Capital Machine Co. manufactures veneer production equipment including: veneer slicers with blade lengths ranging from 118 in. to 225 in., lathes that are reported to cut as thin as 0.1 mm, clippers that cut from 100 to 1,000 cuts per minute, knife grinders ranging from 76 to 225 in. and veneer hogs that reportedly can cut scrap small enough for sale to particleboard.

Coe Mfg. Co. manufactures various size veneer lathes, Vert-A-Jet veneer dryers, dryer feeder systems, the model 431 knife grinder, the model 777 computerized lathe charger, automatic digital carriage drives. Also offered is the M1380 powered core drive that reportedly increases veneer recovery.

Diehl Machines' VS 81 tapeless veneer splicer is reported to efficiently handle veneer stock regardless of length or thickness. Features include block-link feed chains that hold warped or wavy strips flat and solid steel heater bars that are hard chrome plated to assure wood to wood contact at the glue line.

Duespohl North America's Dup "E" profile wrappers are designed to handle interior or exterior veneer surfacing applications on profiles made of solid wood or composite board.

European Woodworking Machinery offers Torwegge veneer guillotines which feature fully hydraulic drive knife and pressure beam systems. Optional equipment for the machine includes a rear parallel fence, pneumatic lift for the rear fence and an electronic control device.

Force Machinery Co. offers Joos HP series hot presses with automatic brake systems to prevent platen damage. Also available are Mayer FSK fine veneer cutting saws that cut thick and thin veneers splinter free, the company says.

Globe Machine Mfg. manufactures pre-presses that can be installed with variable size glue spreaders, conveying systems and loading and unloading equipment. Other equipment includes knife hogs and veneer recovery systems.

Ruckle Veneer Systems says the MTQ 4000 veneer optimizer is a laser measuring and optimization station that controls face costs and yield, provides reports, centralizes control of the veneer department and cuts raw veneer to length automatically.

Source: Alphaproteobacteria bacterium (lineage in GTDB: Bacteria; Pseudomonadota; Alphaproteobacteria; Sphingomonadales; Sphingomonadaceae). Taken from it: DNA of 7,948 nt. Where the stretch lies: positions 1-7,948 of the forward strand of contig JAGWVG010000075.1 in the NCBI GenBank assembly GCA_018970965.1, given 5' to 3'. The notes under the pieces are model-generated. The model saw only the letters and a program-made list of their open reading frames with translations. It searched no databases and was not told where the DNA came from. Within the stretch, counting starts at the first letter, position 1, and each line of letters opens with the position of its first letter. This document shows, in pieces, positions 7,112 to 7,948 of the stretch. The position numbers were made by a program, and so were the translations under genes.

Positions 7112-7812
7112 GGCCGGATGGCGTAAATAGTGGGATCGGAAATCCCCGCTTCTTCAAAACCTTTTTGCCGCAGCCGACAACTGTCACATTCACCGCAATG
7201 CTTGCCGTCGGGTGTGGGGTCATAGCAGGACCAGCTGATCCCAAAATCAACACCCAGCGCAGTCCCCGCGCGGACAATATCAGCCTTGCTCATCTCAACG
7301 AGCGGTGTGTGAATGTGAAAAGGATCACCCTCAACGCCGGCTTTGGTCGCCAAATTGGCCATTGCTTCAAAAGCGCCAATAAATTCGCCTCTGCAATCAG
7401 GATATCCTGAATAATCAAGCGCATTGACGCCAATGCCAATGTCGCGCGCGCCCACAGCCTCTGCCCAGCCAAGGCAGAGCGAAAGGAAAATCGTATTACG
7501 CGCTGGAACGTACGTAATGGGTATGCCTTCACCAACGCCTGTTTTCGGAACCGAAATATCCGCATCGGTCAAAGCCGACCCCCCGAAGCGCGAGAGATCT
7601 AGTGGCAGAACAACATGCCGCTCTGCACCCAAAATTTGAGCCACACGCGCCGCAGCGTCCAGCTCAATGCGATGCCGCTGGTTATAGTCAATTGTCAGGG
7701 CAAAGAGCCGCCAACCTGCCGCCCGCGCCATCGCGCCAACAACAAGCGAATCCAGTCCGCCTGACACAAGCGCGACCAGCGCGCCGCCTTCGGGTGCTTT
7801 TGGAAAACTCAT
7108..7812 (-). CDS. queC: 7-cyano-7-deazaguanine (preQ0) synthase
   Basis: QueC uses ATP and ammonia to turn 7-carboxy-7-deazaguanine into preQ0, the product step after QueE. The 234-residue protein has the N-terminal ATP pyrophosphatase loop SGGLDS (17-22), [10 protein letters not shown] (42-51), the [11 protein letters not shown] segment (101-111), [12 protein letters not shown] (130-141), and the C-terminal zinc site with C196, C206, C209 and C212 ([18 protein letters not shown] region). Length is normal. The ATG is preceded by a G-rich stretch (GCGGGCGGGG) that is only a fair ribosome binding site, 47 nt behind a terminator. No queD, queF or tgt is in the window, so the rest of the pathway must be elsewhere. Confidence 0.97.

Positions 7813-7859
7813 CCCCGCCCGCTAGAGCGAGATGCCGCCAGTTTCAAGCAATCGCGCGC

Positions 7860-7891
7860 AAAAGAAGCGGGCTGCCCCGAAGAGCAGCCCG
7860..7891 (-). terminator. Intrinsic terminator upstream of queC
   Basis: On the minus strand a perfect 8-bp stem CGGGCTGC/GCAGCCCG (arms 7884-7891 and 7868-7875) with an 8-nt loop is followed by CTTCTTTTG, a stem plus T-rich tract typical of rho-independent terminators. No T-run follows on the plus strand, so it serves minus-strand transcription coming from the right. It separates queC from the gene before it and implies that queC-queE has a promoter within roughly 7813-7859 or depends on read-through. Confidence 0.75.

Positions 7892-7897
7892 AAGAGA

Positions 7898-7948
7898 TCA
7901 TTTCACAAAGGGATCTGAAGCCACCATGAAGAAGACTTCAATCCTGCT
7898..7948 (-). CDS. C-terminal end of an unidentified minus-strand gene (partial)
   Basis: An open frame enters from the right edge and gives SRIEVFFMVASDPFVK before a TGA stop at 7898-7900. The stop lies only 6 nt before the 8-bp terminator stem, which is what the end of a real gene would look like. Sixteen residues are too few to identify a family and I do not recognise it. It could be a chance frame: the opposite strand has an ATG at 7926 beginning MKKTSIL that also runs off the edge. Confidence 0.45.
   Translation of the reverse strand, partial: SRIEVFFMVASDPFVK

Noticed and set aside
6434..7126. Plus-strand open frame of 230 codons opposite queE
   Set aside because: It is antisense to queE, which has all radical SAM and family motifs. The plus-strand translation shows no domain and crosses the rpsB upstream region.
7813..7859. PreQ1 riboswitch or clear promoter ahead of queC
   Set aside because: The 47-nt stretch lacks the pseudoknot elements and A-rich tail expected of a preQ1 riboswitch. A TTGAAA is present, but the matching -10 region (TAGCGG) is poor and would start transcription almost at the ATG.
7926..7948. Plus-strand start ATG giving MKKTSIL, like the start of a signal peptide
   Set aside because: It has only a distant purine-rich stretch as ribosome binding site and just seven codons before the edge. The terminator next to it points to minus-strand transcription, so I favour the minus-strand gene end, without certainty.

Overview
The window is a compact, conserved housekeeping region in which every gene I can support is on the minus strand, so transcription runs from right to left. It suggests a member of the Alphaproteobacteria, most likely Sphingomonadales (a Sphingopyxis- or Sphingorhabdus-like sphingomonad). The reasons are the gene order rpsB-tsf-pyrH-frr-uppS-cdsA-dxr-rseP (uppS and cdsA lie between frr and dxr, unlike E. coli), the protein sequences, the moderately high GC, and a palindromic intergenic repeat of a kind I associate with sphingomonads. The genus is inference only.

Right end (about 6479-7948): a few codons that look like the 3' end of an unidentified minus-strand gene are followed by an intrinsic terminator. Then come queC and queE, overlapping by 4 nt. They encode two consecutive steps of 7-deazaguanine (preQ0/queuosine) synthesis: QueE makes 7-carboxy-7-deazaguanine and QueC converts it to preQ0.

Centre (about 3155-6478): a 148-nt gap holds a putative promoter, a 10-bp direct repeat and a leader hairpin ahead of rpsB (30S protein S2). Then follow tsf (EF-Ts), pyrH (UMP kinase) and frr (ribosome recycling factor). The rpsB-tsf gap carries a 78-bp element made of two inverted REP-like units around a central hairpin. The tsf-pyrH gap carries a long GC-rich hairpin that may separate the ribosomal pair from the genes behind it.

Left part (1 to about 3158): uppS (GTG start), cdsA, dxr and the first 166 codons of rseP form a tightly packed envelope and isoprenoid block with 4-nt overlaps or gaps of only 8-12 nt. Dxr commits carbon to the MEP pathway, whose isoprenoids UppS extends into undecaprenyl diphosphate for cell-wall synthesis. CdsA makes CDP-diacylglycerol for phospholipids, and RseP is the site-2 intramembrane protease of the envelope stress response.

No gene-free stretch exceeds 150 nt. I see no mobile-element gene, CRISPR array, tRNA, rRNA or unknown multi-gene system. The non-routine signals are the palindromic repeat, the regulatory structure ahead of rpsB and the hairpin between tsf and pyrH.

Stiles Machinery offers Kuper crossfeed zig-zag veneer splicers which can splice decorative or constructional veneers in thicknesses from 0.4 mm to 2.5 mm. Also offered are Josting EFS veneer jointing guillotines that make straight, neat edges ready for splicing, the company says. Replacement spools of Kuper glue thread for Kuper zig-zag veneer stitching machines are also available.

PHOTO : The Josting EFS jointing guillotine from Stiles Machinery prepares edges for splicing.

PHOTO : Coe Manufacturing Co. veneer lathes are available in a variety of models and sizes.

PHOTO : Capital Machine Co. has veneer slicer blades ranging from 118 in. to 225 in.

PHOTO : Joos HP series hot presses, available from Force Machinery, feature automatic brake systems to prevent platen damage.

PHOTO : Adwood's Kuper 630 mini splicer pulls veneers together and applies a thin line of glue.

PHOTO : The Diehl VS81 splicer can handle strips as short as 6 in. and as thin as 1/64 in., according to the company.

PHOTO : The Torwegge veneer guillotine from European Woodworking features a fully hydraulic drive knife and pressure beam systems.
COPYRIGHT 1991 Vance Publishing Corp.
No portion of this article can be reproduced without the express written permission from the copyright holder.
Copyright 1991, Gale Group. All rights reserved. Gale Group is a Thomson Corporation Company.

Article Details
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Author:Derning, Sean
Publication:Wood & Wood Products
Date:Jun 1, 1991
Previous Article:Cutting tools: manufacturing's unsung heroes.
Next Article:Diamonds in the rough mill.